Last year, this issue became much more personal for me. At the Festival, I was surprised by how quickly and completely the feeling of safety I have always felt on the land evaporated as a result of the Night Stage demonstration and, to a lesser extent, the various acts of vandalism that occurred during the week. After the Festival, my fear turned to anger as I learned more about the pressure that many young butch women are now under to transition, and about what I’ve come to think of as a Transgender Borg that has slowly but surely co-opted each of the footholds that we “second-wave” feminists struggled so hard to establish, particularly in academia. Not only are we are losing a whole generation of butch womyn, but every transition further marginalizes those of us who have spent much of our lives learning that being butch and being female are not mutually exclusive.
This year, I was thrilled that so many womyn were willing to stand in support of the Festival intention, and I looked forward to meeting some of the like-minded womyn I felt I had come to know through the MichFest boards and the Womyn MichFest group. I was excited that there would be a very visible way of expressing support for maintaining the space that we have built for ourselves, and that many womyn were no longer feeling it necessary to remain silent in the interest of being nice, making others comfortable, and/or shielding themselves against the slander of transphobia.
But then, a not-so-funny thing happened on the way to Fest. I had no sooner arrived than I began to experience some of the most severe symptoms of PTSD I have ever had. Because of the nature of the abuse I suffered as a child, my PTSD symptoms are not ones that can easily be managed in an environment like Fest. They are, however, ones that I have finally learned strategies for handling. Since I was pretty sure I could get things back under control, I suggested that my friend go on without me, with the understanding that I’d stay in a hotel in Ludington and come in to the Festival as soon as I was able.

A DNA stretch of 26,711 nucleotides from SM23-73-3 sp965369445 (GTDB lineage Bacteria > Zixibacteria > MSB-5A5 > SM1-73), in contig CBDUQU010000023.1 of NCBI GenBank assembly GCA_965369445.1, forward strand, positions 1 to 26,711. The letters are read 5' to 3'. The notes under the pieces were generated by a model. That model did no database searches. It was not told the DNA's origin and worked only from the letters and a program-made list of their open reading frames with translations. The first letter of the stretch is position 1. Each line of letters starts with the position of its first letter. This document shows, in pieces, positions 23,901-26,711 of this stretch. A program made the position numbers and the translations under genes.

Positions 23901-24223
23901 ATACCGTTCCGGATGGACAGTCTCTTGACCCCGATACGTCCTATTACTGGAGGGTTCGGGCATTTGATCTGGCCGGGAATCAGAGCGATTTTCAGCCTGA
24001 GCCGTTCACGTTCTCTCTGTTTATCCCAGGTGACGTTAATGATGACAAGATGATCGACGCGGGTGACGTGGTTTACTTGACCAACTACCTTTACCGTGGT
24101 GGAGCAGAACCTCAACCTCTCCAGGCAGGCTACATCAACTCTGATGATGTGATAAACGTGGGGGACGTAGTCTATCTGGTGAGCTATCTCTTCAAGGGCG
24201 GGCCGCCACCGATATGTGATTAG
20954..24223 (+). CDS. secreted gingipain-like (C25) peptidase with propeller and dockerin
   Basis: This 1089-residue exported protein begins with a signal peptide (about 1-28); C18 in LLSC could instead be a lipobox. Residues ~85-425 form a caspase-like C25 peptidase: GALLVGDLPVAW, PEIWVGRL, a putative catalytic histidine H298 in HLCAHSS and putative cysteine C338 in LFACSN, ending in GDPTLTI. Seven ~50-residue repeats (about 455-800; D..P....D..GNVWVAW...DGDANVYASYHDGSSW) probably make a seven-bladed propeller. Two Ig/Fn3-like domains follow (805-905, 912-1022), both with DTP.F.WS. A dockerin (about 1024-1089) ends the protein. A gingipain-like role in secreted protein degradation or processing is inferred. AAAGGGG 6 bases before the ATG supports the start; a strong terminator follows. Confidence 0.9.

Tuesday turned into Wednesday turned into Friday turned into Sunday, and still I could not get to a place where I felt safe and confident enough about being able to care for myself on the land. Unlike the handful of other times I have been incapacitated by such symptoms, this time there was no obvious trigger, only that this very charged Festival was under way. As I attempted to process what was going on for me with my therapist and a non-Festie friend, I began to understand better what my triggers were. In part, my fear was that, as a single butch womyn who prefers to camp away from the crowds and noise of “downtown,” I would be an obvious target for any trans activists who were seeking confrontations. I was also afraid, though, that if I did encounter any problems I might not be able to get the help I needed from other womyn on the land. In the context of so many transfolk and their allies openly violating the boundaries, I could no longer trust that someone as butch as I would be recognized as female by other womyn. Not only would this have been unthinkable to me when I had come to Fest in the past, but it replicated my childhood trauma far too closely for me to be able to work through it in time to come into this year’s Festival. To feel suspect on this sacred land in the same way that I have no choice but to live in the rest of the world was not something I felt able to tolerate.
Hearing about the “Wanted” posters developed and other efforts that were made during the week specifically to reach out to womyn like me gives me hope that I will be able to find a way to come back next year and once again feel safe at Fest. Sharing my experience is one step in this process. Another is asking those of you who are on the fence to consider that transfolk are not the only ones who have issues related to inclusion when it comes to MichFest. And, unfortunately, this is one of those issues for which there doesn’t seem to be any middle ground. The real question is not whether you are trans-positive or transphobic, but whether you support trans inclusion that by definition comes at the expense of butch lesbians like me.